The US objective is to redirect the substance of the North-South dialogue into areas that will improve the international economic structure to the benefit of all countries, rather than fundamentally change it—especially because most economists believe that the demands of the developing countries in the commodity area are extreme, and would ultimately redound to the disadvantage of most of them. We have, therefore, rejected direct regulation of commodity markets and stressed instead case-by-case improvement of existing markets, liberalized trade, stabilization of LDC export earnings and more orderly conditions for investment in developing countries. While from an economic point of view this is the soundest approach, we also want to be politically sensitive in this area in order to prevent commodity issues from becoming an obstacle to improved relations with the developing countries—thus we wish to avoid a new confrontation over this issue.

There are five separate aspects to the commodity issue:

—With respect to how many commodities will the US agree to, and participate in, price stabilization arrangements, including buffer stocks, as well as other measures to improve the functioning of the market.

—Should the US support further liberalization of arrangements to ensure the stability of export earnings of developing countries heavily dependent on commodity exports?

—Should the US support measures to improve the availability of financing of buffer stocks?

—Should the US encourage or guarantee any investment in commodity production in LDCs?

—Should any new institutional arrangements for dealing with commodities be proposed?

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There are four options which touch on these issues:

Option 1: Oppose any significant movement in the commodity field (i.e. continue our case-by-case policy in individual commodities, reflect a disinclination to agree to any international stabilization measures, including any buffer stocks, and oppose all versions of common funding). This would reflect the low priority we attach to commodities as opposed to other aspects of North-South relations, and may induce a greater sense of realism in other countries; but it runs a strong risk of provoking a major blow-up in North-South relations, will be opposed by our developed country allies and get the Administration off on a sour international note.

Option 2: Continue case-by-case approach combined with initiatives on several selective commodities, including a clearing-house arrangement to allow one commodity buffer stock to lend to another. This demonstrates a bit more flexibility and avoids the need to seek Congressional appropriation of funds prior to, and in the absence of, agreement on individual buffer stocks, but it falls far short of the LDC desires, and will probably produce a blow-up.5

Option 3: A more integrated approach involving the establishment of a “central depository” into which individual buffer stocks could deposit funds and borrow money, along with a more active effort to identify possibilities for negotiating commodity agreements, including buffer stocks. (This could also include the variant of putting the “central depository” within the IMF-World Bank framework.) This would be a more integrated program than Options 1 and 2, provide a Common Fund type feature by allowing individual buffer stock facilities to borrow from the IMF if funds were required and would thus be reasonably well received by the developing countries and would still enable the US to exercise control over individual commodity negotiations; but it would be criticized as inadequate by the more militant developing nations, be criticized in the Congress as turning the IMF into a development institution, and would be non-negotiable in UNCTAD.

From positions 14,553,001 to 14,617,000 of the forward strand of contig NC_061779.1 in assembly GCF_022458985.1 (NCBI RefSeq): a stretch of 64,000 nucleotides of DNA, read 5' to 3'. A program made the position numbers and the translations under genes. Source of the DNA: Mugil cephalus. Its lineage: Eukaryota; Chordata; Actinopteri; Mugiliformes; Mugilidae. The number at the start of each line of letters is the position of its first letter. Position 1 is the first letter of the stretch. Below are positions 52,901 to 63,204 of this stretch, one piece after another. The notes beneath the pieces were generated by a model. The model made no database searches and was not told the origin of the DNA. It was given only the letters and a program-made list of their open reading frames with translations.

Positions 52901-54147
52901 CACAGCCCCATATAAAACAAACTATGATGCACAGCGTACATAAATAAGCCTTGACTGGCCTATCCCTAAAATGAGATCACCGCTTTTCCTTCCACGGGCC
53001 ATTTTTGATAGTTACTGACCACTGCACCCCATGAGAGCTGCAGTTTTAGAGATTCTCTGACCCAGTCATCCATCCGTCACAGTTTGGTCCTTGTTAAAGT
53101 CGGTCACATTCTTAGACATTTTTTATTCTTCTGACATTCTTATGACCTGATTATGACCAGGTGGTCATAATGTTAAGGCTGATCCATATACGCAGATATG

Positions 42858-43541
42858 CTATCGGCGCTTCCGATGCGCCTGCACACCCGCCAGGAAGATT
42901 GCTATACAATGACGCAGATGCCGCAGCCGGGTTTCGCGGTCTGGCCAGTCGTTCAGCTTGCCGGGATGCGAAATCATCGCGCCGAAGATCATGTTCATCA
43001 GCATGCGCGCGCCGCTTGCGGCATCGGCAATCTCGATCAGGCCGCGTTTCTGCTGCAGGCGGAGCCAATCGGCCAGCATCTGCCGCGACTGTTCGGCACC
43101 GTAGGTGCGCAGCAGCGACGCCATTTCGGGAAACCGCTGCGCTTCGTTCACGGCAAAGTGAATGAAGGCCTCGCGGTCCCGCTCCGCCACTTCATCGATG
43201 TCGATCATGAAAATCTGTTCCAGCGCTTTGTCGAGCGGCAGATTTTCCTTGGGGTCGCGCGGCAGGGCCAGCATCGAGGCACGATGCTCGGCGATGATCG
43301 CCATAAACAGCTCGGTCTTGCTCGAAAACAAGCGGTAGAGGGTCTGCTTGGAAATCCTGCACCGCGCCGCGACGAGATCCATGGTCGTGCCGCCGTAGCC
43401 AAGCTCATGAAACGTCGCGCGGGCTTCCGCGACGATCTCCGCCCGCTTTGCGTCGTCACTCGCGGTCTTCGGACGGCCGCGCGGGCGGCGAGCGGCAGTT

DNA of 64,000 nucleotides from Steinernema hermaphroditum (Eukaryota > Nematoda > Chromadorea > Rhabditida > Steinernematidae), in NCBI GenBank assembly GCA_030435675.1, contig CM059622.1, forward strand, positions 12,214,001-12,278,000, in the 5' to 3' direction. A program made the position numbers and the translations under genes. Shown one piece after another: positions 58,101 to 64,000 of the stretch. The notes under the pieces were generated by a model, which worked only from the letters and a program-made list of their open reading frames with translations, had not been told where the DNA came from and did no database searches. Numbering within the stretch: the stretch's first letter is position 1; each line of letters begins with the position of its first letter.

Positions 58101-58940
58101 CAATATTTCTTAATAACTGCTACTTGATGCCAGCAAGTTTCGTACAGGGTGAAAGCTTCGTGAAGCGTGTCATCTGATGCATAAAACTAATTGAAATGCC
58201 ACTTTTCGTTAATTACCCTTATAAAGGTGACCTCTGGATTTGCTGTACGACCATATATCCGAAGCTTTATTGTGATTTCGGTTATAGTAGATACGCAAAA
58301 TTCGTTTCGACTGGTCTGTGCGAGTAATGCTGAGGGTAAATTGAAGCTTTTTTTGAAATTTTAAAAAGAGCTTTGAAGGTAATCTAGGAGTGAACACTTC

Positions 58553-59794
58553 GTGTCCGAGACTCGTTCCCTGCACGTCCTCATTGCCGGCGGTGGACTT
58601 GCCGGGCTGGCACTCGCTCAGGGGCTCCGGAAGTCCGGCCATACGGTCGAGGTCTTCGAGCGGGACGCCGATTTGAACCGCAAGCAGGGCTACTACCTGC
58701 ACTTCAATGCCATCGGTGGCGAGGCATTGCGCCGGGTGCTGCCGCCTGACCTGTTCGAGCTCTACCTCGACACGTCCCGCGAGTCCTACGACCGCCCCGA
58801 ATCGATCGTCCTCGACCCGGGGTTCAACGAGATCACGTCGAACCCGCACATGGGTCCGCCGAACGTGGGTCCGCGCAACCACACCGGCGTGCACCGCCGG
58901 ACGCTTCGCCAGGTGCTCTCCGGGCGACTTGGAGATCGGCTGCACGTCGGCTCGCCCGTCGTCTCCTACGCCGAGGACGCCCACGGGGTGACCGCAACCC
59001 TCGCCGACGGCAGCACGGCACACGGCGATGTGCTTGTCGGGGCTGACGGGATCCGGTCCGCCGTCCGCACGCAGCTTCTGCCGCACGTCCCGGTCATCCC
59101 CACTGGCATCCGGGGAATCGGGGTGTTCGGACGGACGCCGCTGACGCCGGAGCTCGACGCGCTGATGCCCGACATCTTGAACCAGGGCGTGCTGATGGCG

Option 4: Accept the Common Fund and its “anti-market” approach. This would be well received by the developing countries, ease pressure on the US and enable us to make trade-offs in other areas of North-South relations; but by reducing financing constraints, it increases the possibility of ill-conceived buffer stock arrangements, reduces our negotiating leverage with respect to individual commodities, and will be strongly opposed in the Congress.6

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We recommend that you avoid entering into the debate among these various proposals although you may wish to question whether:

—Each of the options has the correct balance between political and economic considerations.

—Whether by doing more in other (non-commodity) areas of the North-South relationship, we can buy more support among the LDCs for a less forthcoming US position on commodities; how we can gain support from the moderates for an economically reasonable package.

—Whether our indicating in advance our willingness to be forthcoming with respect to negotiation in certain individual commodities (e.g. copper and rubber) would buy support among important countries enough to moderate demands for more extreme generalized measures.

The Broader North-South Issue

The second paper to be discussed at the meeting is the State draft (not yet received by us) of an “overview” to North-South relations7 which, at last writing, was almost totally lacking in longer-term conceptualization of North-South relations. It is a source of distress to many bureaus in State and representatives of OMB who are looking for a longer-term analysis and orientation.

Perhaps one exchange—between Dick Cooper and Jules Katz—captures the issue at stake and the need for your presence on Saturday.8 When examining all the papers prepared for the EPG early this week, Cooper expressed his mild surprise that there was no paper on Law of the Sea problems, to which Katz responded, “But Dick, that’s not a North-South issue”. This exchange suggests how seriously an integrative and conceptual track—focusing on longer-term political, security, humanitarian and organizational aspects of North-South relations—is needed as a fundamental part of the PRM–8 study, and how appropriate your presence to express this message would be on Saturday morning.

  1. Source: Carter Library, National Security Council, Institutional Files, Box 25, PRM–08 (1 of 3) [1]. Confidential. Sent for action.
  2. No memorandum of conversation of this meeting was found.
  3. For the text of Kissinger’s speech to the Seventh Special Session of the UN General Assembly, which he was unable to deliver but Moynihan read in his stead on September 1, 1975, see the Department of State Bulletin, September 22, 1975, pp. 425–441. The text of Kissinger’s address at UNCTAD IV in Nairobi on May 6, 1976, is in the Department of State Bulletin, May 31, 1976, pp. 657–672.
  4. A February 25 paper entitled “Presidential Review Memorandum #8: Commodities Options” is in the Carter Library, National Security Council, Institutional Files, Box 25, PRM–08 (1 of 3) [1].
  5. In the margin adjacent to and between Option 1 and Option 2, Brzezinski wrote: “unites radicals/moderates.”
  6. In the margin adjacent to Option 3 and Option 4, Brzezinski wrote: “1—consider with JC, explain; 2—political need; 3—divides radicals/moderates; 4—pt. toward a more comprehensive long-term N–S strategy.”
  7. Cooper circulated an undated summary of a paper entitled “PRM–8: Institutional, Political and Conceptual Aspects of North/South Strategy” to EPG members under cover of a February 25 memorandum. (Carter Library, National Security Council, Institutional Files, Box 25, PRM–08 (1 of 3) [1])
  8. February 26.